What are the contraindications for joint aspiration (arthrocentesis)?

Updated: Mar 23, 2020
  • Author: Steven N Berney, MD; Chief Editor: Vinod K Panchbhavi, MD, FACS  more...
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No strict contraindications for arthrocentesis are recognized; however, caution is advised in certain situations.

A needle should not be passed through an area of infection (eg, overlying cellulitis) before entering a joint, because seeding infection into the joint capsule may occur.

Patients who are anticoagulated or have a bleeding diathesis (eg, hemophilia or thrombocytopenia) are at increased risk for hemarthrosis. It has been recommended that when possible, aspiration should be delayed until the coagulopathy is reversed, and that when a delay is not possible, the physician should be prepared to treat bleeding (eg, with appropriate factor concentrates in a hemophiliac patient).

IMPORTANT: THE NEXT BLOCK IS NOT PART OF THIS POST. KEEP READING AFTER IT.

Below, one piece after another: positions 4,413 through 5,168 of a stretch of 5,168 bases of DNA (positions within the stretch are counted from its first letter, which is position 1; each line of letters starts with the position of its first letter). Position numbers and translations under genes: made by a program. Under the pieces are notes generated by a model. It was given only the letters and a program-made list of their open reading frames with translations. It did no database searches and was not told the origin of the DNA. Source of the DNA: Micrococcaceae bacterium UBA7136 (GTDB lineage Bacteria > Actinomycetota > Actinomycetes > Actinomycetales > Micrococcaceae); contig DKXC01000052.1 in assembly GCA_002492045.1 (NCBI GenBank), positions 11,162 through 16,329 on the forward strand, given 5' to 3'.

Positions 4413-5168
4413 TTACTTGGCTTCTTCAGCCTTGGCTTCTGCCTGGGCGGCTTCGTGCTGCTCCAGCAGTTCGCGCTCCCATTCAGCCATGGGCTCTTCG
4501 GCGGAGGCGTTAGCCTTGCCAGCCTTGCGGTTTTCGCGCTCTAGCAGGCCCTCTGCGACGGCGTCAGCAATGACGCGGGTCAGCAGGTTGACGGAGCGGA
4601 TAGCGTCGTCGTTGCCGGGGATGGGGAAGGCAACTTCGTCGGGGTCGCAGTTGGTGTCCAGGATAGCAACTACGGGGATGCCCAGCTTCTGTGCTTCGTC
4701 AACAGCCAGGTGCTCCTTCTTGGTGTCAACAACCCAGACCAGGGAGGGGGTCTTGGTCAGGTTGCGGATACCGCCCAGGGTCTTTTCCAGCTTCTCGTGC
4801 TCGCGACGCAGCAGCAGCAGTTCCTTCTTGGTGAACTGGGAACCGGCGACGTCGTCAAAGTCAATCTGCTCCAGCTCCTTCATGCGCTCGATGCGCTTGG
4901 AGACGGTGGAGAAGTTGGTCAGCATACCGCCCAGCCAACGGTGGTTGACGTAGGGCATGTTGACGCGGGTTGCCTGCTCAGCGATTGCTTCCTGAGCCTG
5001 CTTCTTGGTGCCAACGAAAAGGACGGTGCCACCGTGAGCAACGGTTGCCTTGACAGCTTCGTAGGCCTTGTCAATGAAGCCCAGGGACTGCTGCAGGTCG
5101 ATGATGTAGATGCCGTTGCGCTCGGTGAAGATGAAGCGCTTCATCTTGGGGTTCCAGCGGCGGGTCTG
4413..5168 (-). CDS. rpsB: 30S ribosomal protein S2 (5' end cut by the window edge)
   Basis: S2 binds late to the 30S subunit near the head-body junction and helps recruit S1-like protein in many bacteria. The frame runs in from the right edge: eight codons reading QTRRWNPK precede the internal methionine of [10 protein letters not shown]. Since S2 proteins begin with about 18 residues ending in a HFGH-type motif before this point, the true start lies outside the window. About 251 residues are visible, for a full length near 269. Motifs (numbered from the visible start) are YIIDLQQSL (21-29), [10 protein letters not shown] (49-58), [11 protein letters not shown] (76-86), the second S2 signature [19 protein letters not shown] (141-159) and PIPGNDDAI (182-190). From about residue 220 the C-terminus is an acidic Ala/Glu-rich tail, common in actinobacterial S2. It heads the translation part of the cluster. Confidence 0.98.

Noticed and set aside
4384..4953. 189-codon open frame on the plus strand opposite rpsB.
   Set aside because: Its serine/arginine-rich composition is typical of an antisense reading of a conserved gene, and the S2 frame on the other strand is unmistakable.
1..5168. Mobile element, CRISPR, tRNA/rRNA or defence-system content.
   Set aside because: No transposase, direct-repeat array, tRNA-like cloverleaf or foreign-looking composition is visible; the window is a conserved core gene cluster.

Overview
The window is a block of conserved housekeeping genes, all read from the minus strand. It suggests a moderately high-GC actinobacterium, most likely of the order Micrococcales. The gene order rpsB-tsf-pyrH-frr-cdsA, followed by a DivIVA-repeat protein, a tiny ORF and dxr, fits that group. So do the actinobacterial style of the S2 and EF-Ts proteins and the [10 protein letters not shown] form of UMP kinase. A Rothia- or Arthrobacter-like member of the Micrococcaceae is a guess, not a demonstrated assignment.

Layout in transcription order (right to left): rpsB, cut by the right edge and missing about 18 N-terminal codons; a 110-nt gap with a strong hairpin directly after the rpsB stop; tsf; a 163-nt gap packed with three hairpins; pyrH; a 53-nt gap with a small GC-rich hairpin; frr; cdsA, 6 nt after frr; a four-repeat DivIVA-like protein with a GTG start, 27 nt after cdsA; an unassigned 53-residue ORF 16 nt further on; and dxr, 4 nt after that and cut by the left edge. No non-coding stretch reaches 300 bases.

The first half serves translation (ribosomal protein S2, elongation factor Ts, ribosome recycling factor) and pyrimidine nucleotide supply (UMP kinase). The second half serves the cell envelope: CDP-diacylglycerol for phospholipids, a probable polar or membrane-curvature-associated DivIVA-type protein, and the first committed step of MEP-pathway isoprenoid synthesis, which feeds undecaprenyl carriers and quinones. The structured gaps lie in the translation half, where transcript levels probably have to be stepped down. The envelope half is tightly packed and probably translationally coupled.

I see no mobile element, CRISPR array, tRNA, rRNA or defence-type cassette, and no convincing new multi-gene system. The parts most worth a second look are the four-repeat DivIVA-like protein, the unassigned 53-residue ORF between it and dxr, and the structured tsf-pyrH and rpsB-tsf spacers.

However, some studies have found arthrocentesis to be safe in patients receiving anticoagulant therapy. [6, 7, 8]

When aspiration of artificial joints is necessary, it is generally handled by an orthopedic surgeon.

When a clinical need to aspirate a joint is present in a patient with overlying infection or coagulopathy, the physician must weigh the risks and benefits of aspiration in their decision whether to proceed with arthrocentesis.

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